Miller hit the icy walkway with a sickening slap; his head rebounded from the concrete, leaving a deep crimson smear of arterial blood behind. The rocks glass landed nearby, sweet brown liquor carving a deranged inkblot into the fresh snow. Scooping the bourbon slush back into the glass, he struggled into a sitting position. "Maybe next year," he mumbled, putting the glass to lips once again. Miller battled his prematurely aged frame and lurched to a semi-standing form, feeling the still angry glare of his younger brother on the porch from whence he came. "Merry Christmas, Bobby," he called over his shoulder, then shuffled down the walk and into the glittering nightscape of snowflakes and headlights.


Michael Brooks lives in Durham, North Carolina, with his wife, dog, and two cats, and maintains the world's largest collection of handwritten poetry by Benito Mussolini. He also acknowledges the redundancy of the phrase "from whence," but thinks the hoi polloi won't catch it. (Or that.)

Just Like That

by Sumit Dey

There are times I want to lie down and stare at the ceiling, wishing that time would fly by just like that. There are times I want to relax and soak in the sun, wishing I had a little peace, just like that. There are times I want to sing and dance in the rain, wishing the world would ignore me and not judge... just like that! Utopian thoughts, but thoughts nevertheless. A myriad of images fly by just like that. Rest in peace, I'd surely hear one day: when they say death happens... just like that.


Sumit Dey is a 24-year-old software engineer currently working in Pune, India.


Because You Care

by Sherry Heyl

I know you care, when you tell me what I don't want to hear. I know you care when you make me face the things I fear. For you good has never been good enough, because you know that I can be great. Although my response has been to fight, flight, and to insist that I am right, you have stood your ground and not let the truth leave our sight. Because you care I have begun to care more about me. Because you care I have begun to listen to who you think I can be.


Sherry Heyl, author of Rejoice in Love, is an idealist in every sense of the word who truly believes in the power of authentic and entertaining writing.

Terrible Twos

by Ashlee Reynolds

The joys and excitement of the first year have come and gone; year number two is about to begin. It starts with him saying no, and wanting everything; then he brings out the tantrums and screaming when he doesn't get his way. Next he wants to start potty training, being as enthusiastic as can be; he doesn't want his diapers or pullups. He wants to be a big boy and not have those things; he fights and screams when he gets one put on. These are the terrible twos; he goes from angelic, needing mom, to being a little tyrant, completely independent. I wouldn't change him in any way, for he is wonderful as can be; he is my little boy.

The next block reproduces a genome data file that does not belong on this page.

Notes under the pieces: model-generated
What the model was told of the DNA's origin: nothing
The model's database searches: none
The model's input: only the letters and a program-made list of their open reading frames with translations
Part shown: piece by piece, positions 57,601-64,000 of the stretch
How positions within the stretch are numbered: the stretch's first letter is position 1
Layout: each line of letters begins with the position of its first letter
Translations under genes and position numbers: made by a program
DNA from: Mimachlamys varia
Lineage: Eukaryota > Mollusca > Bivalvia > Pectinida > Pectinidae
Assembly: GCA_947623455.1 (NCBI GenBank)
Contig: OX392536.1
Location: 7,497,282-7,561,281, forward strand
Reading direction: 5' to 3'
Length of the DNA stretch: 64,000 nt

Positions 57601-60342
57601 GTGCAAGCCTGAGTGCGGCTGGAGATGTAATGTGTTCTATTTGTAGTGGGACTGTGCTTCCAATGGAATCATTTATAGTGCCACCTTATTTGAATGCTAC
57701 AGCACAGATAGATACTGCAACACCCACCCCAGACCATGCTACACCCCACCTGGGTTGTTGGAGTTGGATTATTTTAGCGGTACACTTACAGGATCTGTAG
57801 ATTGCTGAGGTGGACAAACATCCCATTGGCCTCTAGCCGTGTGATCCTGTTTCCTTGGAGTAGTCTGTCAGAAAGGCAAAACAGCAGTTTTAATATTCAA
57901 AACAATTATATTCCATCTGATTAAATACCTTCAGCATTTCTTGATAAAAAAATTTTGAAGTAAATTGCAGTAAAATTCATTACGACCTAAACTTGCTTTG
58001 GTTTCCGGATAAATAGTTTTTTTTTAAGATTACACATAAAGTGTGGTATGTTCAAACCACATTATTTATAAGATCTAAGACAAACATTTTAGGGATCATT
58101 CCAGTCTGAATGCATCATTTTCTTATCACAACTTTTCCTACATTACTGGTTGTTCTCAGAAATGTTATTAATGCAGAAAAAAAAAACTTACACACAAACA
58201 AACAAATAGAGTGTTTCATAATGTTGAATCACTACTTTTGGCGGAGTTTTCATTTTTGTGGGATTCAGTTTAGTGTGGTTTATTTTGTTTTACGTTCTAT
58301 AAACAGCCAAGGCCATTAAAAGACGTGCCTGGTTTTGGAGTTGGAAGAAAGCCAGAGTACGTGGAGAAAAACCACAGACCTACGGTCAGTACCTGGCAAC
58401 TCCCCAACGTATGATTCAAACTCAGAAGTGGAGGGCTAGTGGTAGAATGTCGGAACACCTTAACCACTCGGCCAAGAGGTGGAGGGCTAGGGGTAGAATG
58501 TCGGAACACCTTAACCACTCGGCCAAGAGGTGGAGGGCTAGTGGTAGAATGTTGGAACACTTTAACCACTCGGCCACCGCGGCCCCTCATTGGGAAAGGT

Ashlee Reynolds, author of Playing in the Snow, currently resides in Pendleton, Oregon. She attends Blue Mountain Community College for Nursing. She is the proud mom of a little boy. She likes to spend her free time with her son, reading, and writing short stories and poetry.


by Elizabeth Rose Murray

His flat hand made contact with her cheek, like a storm driven wave slapping against the wood of a moored coracle. Her lips tightened into plumped up pods, and her jaw inched forward just slightly, making her moon face gently regal. His eyes groped the floor, wondering where the fuck that had come from and how he would be able to anchor her in his arms and make her understand how much she filled him. Her cocoa-colored lips split open for an instance, then closed firmly again, wrapped fat and full around the silence. He couldn't raise his eyes. The door's click resounded like his hand against her face as he shut it firmly behind him.


Elizabeth Rose Murray, author of In the Light of Marci, has a weekly haiku slot on Dogmatika, plus stories on Savage Manners and 3am, and poetry on The Beat. She writes about poker and casino for a living in the south of Spain. Her ultimate ambition is to swim with great white sharks and write a published novel.


by J.D. Plourde II

Although he had considered it many times in his scant twenty-four years, Karl refrained from using the word to describe the slovenly women gathered at Holliday's Ye Olde Authentic Saloon. It never crossed his mind that a man could be depicted in such a light, but when Harvey appeared, sitting in the shade of the lace curtains, grinding his soybean curd and tofu salad with all of the precision of a dentist who lived by the motto chew your food thoroughly, Karl reconsidered. The vacant, docile and hauntingly intelligent look residing in those oversized eyes drew him closer to the edge. Their position, almost so far away from each other that they appeared to be at his temples, invoked the illusion that the man's large nostrils had also grown disproportionately far away from each other and he could swear that Harvey's incessant humming was nothing less than a subconscious lowing. Karl could not help but stare as the monster gingerly inserted more of the salad into his gaping maw and patiently gnashed his teeth in a left to right motion instead of vertically as most of the diners in this fine establishment were want to do. "Yes," Karl finally surrendered, placing his napkin over the soup bowl before him, "that man there is most certainly bovine."


J.D. Plourde II's Picasa Web Albums are here, and his blog, Coming Into Focus, is here.


Life in Six

by caccy46

I came. I cried. I laughed. I learned. I cried. I died.


caccy46, author of Beyond Sunday Blues, is 60 years old, a mother of two, and has been married for 32 years.


by Michael Ward